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By Rabbi Dovid Rosenfeld | Series: | Level:

Law 3
The two extremes of each quality are not the proper and worthy path for one to follow or train himself in. And if a person finds his nature inclining towards one of them or if he has already accustomed himself in one of them, he must bring himself back to the good and upright path.

Law 4
The upright path is the middle path of all the qualities known to man. This is the path which is equally distant from the two extremes, not being too close to either side. Therefore the Sages instructed that a person measure (lit., estimate) his character traits, directing them in the middle path so he will be whole.

How does one do this? He should not be a person of rage who easily angers nor a corpse with no feelings. Rather, he should be in the middle: He should only anger over serious matters regarding which anger is appropriate — so that the same offense will not be repeated. Similarly, he should only desire that which his body needs and which human life is impossible without, as the verse states: ‘A righteous man eats to sate his soul’ (Proverbs 13:25). So too, he should exert himself in his occupation only sufficiently to support himself for the immediate term, as the verse states: ‘Modest amounts befit the righteous’ (Psalms 37:16). He should also not be overly miserly nor should he squander all his money. Rather, he should give charity as he can afford, and lend appropriately to people who need. He should not be overly mirthful and uproarious nor dreary and mournful. Rather, he should be quietly joyful all his days, maintaining a cheerful countenance. And likewise for all his other qualities. This generally speaking is the way of the wise. Any person whose character traits all fall in the center, midway between the extremes, is considered wise.

This week the Rambam elaborates on his first main theme — that of following the middle path in life. The Rambam provides us with a number of examples of precisely what the middle path is.

Probably the most amusing aspect of this section is that the Rambam first recommends that we follow the middle path in life, not veering to either extreme, then illustrates it with some very ascetic examples — virtually never angering, consuming only the amount of food required for human survival, working only enough to support ourselves for the short term, etc. It’s clear first of all that the middle path is not the path of the average person. This is the path of the wholly righteous. But even so, how can the Rambam honestly refer to these as “middle” paths? Clearly he is advising us to veer quite heavily towards asceticism?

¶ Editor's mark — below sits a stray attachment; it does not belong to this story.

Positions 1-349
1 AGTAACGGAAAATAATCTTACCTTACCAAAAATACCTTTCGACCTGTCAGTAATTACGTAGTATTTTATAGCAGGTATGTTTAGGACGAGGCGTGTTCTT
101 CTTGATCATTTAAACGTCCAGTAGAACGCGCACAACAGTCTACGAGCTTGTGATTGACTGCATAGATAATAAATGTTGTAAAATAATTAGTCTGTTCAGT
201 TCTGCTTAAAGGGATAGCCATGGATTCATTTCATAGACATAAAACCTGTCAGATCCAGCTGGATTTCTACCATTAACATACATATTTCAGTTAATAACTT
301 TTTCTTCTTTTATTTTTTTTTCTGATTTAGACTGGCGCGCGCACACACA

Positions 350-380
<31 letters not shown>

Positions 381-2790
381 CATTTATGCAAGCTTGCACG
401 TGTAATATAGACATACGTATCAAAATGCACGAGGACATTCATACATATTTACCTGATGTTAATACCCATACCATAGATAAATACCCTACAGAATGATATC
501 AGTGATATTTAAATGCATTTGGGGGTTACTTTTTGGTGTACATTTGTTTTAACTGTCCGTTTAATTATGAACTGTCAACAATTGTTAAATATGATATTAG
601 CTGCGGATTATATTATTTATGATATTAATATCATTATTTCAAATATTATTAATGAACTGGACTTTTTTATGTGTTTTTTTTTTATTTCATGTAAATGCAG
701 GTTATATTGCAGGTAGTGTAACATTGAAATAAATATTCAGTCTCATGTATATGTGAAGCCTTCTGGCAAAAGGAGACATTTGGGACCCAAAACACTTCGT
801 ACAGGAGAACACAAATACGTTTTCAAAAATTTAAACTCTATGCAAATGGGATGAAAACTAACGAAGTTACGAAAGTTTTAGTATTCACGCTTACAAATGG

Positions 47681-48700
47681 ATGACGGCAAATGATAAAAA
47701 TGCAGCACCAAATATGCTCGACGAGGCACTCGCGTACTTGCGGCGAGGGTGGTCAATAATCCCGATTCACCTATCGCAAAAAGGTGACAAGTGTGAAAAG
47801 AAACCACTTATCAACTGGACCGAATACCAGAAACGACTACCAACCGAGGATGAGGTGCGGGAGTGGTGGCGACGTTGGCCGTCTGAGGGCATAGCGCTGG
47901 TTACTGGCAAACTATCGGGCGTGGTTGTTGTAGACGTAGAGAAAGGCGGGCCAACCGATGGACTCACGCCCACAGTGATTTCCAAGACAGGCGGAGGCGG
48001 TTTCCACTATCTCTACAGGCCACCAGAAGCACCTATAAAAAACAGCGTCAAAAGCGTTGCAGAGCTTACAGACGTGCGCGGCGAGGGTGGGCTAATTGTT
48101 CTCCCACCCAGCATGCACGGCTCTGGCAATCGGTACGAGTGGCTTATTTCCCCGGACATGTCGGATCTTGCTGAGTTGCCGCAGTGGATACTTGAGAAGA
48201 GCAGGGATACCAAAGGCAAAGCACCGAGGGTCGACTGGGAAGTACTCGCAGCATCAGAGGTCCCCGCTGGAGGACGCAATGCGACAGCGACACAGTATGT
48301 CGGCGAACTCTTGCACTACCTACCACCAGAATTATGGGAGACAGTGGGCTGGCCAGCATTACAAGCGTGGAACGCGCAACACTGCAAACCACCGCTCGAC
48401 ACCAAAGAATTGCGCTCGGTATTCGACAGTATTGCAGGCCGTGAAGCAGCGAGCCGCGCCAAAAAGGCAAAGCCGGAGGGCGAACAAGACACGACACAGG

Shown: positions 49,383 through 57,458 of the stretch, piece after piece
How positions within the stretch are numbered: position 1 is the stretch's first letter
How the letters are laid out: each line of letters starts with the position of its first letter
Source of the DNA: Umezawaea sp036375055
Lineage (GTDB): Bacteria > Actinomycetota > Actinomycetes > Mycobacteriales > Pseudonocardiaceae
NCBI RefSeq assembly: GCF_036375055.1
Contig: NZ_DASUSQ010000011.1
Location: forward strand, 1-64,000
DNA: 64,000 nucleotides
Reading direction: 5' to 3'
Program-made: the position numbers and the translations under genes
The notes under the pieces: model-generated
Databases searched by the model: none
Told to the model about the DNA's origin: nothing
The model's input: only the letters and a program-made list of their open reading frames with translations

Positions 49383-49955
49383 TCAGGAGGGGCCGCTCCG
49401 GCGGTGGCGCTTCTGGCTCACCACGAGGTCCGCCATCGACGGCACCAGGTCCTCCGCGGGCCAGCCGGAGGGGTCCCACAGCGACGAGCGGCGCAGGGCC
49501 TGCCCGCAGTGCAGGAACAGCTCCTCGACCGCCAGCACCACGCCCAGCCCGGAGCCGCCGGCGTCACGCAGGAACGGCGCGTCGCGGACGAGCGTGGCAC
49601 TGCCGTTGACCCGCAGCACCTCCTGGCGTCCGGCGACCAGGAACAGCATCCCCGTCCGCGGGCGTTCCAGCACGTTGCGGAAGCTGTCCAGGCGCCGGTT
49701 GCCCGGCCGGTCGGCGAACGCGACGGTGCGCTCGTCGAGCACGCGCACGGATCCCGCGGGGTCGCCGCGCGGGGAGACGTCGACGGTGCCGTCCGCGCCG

I believe the simplest answer is that we have a very skewed image of what “average” behavior is. We tend to look around and take cues from our environment. Since most people strive for much more money than they need, while some are content to break even, we tend to think of the middle as only striving for somewhat more than we require.

Further, we have become ingrained with the notion that success in life is measured in financial terms. It’s almost inconceivable to us that a certain amount of income is “enough” — and at that point we need earn no more. I know from my own experiences, when I and my family picked up to move to Israel — sacrificing a decent, secure position in the high-tech sector in the process, a question I was hit with was, “Oh, do you have a good job offer waiting for you?” To many it was almost incomprehensible that I was sacrificing a good position and moving for reasons other than — and in hindsight quite detrimental to — my financial situation.

The Rambam, however, posits a much simpler definition for “average” behavior. We may either earn not enough, earn enough, or earn too much. So the middle path: earning enough. We may never anger, anger appropriately, or anger too much. So the middle is — appropriately. Sounds almost teasingly simple. The fact that human nature invariably tends toward one extreme does not alter the basic equation. The wise man follows not conventional wisdom but what he knows to be right.